Why Ferris Bueller is Cool Part 2: Seeing the Gift in Yourself

Hey guys! Hope you’ve been well. This past week has been a bit of a struggle for me, but I’m grateful that I have this opportunity to share with you.

Last week, I wrote about the role of value in successful relationships. Today, I wanted to expand on the conclusion that I reached last week and explain some of the nuances of putting this concept into practice. It’s easy enough to see how giving value is important when building a good relationship, but its much harder to actually apply this principle in real life. Concepts without execution are useless at best and in worse cases, just plain pretentious.

Knowing how to give value is one thing. Actually going about doing it is another animal altogether.

The 2 Cornerstones of Giving Value

1. You give value when you recognize the value of other people.

This can also be read as: You must first recognize the value of other people before you can earnestly give value to them.

Giving value needs to come from the heart. Take the act of complimenting for example. Giving a compliment is one of the simplest, lowest investment ways that we can give value every day, but it’s common sense that getting an empty compliment doesn’t feel as good as when someone compliments you earnestly.

This is because at its core, giving value is an expression of your self. If you don’t really feel that the person is worth giving to (i.e. see the value inside of them), any “value” that you give to them will come off as fake. This isn’t giving value. It’s flattery.

Now the question is: how can we bring ourselves to see the value in others? This brings us to the second cornerstone:

2. You can only truly begin to see the value in others when you can see the value in yourself.

Another way to say this is that: Before you can give value (give the gift of yourself), you must first reach a point where you can consider yourself to be a gift.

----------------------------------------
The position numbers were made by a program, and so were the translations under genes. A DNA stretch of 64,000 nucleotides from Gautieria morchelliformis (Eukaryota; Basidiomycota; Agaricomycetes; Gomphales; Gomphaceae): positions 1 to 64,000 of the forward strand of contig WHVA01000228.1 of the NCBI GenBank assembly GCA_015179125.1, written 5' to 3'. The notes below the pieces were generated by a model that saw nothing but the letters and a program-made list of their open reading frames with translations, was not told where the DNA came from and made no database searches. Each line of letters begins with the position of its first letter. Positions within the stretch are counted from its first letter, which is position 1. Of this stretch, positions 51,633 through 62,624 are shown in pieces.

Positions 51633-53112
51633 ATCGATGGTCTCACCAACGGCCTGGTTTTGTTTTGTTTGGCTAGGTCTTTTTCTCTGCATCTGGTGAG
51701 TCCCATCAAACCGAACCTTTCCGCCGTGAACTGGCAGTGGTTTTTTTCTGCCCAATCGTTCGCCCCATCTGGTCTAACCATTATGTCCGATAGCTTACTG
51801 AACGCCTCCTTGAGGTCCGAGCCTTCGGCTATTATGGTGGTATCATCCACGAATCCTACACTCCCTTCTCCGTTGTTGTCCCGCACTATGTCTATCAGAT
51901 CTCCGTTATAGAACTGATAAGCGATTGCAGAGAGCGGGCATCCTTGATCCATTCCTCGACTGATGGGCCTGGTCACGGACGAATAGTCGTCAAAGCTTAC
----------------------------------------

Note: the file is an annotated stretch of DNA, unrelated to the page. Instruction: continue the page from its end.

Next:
The best way to start seeing value in yourself is to actually be someone with value. Of course, it’s also important to build the self-esteem required to look within yourself and see value. Without self-esteem, you could have all of the good qualities in the world and still not be able to see them. But personally, I think that taking action and building more value within yourself is more efficient. This way, you can work on both the total amount of value that you have and your sense of self-esteem at the same time.

Building Value in Yourself

But how do you build value in yourself? What does it even mean to have value?

Quite simply, it means that you have qualities that can be of benefit to other people. Value comes from within, so it only makes sense that we would have to work on what’s inside of us to increase our value.

Remember the intangible value that we talked about last week? Confidence, a skill that you are good at, enthusiasm – these are all qualities that can help enrich the lives of the people around you. When you work on yourself, you are building value. Because you are improving yourself day-by-day, your sense of self-worth increases as you continue to grow.

I’m aware that it’s possible that this idea may come off as arrogant. As a society, we have a strong aversion to people who talk themselves up and overvalue themselves. We have words for these kinds of people: narcissist, conceited, vain. But thinking of yourself as a gift doesn’t make you any of these. It’s not vanity because it’s all about other people.

Gifts, by definition, are mean to be given and received. When you recognize yourself as a gift, your very presence becomes a vehicle for giving value. It’s not something that have to go out of your way to do, it’s just a part of who you become. As people, we unconsciously recognize this fact. Take the phrase, “being there for someone” for example. When we are “there for someone,” we are giving them ourselves as a gift so that they may lean on us for support.

“Thinking of yourself as a gift” It’s all about self-worth, not selfishness.